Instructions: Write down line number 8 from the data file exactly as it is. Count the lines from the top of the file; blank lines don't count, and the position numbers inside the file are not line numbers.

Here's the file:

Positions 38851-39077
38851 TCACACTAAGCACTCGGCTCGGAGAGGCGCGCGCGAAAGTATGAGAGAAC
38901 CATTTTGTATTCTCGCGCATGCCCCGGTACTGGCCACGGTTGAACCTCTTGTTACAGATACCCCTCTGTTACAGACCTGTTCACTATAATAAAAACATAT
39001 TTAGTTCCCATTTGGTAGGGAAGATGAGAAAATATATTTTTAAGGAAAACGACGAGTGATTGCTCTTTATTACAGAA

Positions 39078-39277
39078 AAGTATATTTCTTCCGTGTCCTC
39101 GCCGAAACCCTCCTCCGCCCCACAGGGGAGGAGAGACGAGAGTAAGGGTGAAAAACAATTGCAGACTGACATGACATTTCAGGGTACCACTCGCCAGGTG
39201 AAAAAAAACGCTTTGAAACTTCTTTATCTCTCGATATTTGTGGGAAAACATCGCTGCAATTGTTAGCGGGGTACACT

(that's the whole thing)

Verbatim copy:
39201 AAAAAAAACGCTTTGAAACTTCTTTATCTCTCGATATTTGTGGGAAAACATCGCTGCAATTGTTAGCGGGGTACACT